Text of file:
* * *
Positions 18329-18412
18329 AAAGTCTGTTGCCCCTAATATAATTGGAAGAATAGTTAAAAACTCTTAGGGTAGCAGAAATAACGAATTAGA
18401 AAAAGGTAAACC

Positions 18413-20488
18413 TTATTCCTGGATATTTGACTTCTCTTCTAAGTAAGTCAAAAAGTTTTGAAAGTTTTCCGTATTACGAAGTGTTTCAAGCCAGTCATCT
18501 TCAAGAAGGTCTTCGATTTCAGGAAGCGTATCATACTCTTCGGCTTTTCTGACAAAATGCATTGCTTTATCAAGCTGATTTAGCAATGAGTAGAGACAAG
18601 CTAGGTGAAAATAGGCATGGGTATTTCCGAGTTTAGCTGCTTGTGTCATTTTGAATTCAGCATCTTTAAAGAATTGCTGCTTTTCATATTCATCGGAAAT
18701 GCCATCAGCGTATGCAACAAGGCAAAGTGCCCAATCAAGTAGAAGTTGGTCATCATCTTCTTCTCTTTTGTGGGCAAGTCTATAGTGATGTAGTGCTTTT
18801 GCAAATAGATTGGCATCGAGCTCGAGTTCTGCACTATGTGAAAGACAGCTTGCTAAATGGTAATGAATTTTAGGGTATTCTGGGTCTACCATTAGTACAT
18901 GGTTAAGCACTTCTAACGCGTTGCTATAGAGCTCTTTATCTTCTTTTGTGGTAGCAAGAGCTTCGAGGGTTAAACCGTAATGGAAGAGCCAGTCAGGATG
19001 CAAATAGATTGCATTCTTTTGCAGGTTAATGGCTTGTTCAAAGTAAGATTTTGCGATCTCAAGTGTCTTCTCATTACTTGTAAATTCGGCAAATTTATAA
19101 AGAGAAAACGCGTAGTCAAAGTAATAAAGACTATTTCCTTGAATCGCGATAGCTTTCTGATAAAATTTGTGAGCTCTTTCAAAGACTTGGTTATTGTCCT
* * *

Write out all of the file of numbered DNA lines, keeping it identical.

Positions 18329-18412
18329 AAAGTCTGTTGCCCCTAATATAATTGGAAGAATAGTTAAAAACTCTTAGGGTAGCAGAAATAACGAATTAGA
18401 AAAAGGTAAACC

Positions 18413-20488
18413 TTATTCCTGGATATTTGACTTCTCTTCTAAGTAAGTCAAAAAGTTTTGAAAGTTTTCCGTATTACGAAGTGTTTCAAGCCAGTCATCT
18501 TCAAGAAGGTCTTCGATTTCAGGAAGCGTATCATACTCTTCGGCTTTTCTGACAAAATGCATTGCTTTATCAAGCTGATTTAGCAATGAGTAGAGACAAG
18601 CTAGGTGAAAATAGGCATGGGTATTTCCGAGTTTAGCTGCTTGTGTCATTTTGAATTCAGCATCTTTAAAGAATTGCTGCTTTTCATATTCATCGGAAAT
18701 GCCATCAGCGTATGCAACAAGGCAAAGTGCCCAATCAAGTAGAAGTTGGTCATCATCTTCTTCTCTTTTGTGGGCAAGTCTATAGTGATGTAGTGCTTTT
18801 GCAAATAGATTGGCATCGAGCTCGAGTTCTGCACTATGTGAAAGACAGCTTGCTAAATGGTAATGAATTTTAGGGTATTCTGGGTCTACCATTAGTACAT
18901 GGTTAAGCACTTCTAACGCGTTGCTATAGAGCTCTTTATCTTCTTTTGTGGTAGCAAGAGCTTCGAGGGTTAAACCGTAATGGAAGAGCCAGTCAGGATG
19001 CAAATAGATTGCATTCTTTTGCAGGTTAATGGCTTGTTCAAAGTAAGATTTTGCGATCTCAAGTGTCTTCTCATTACTTGTAAATTCGGCAAATTTATAA
19101 AGAGAAAACGCGTAGTCAAAGTAATAAAGACTATTTCCTTGAATCGCGATAGCTTTCTGATAAAATTTGTGAGCTCTTTCAAAGACTTGGTTATTGTCCT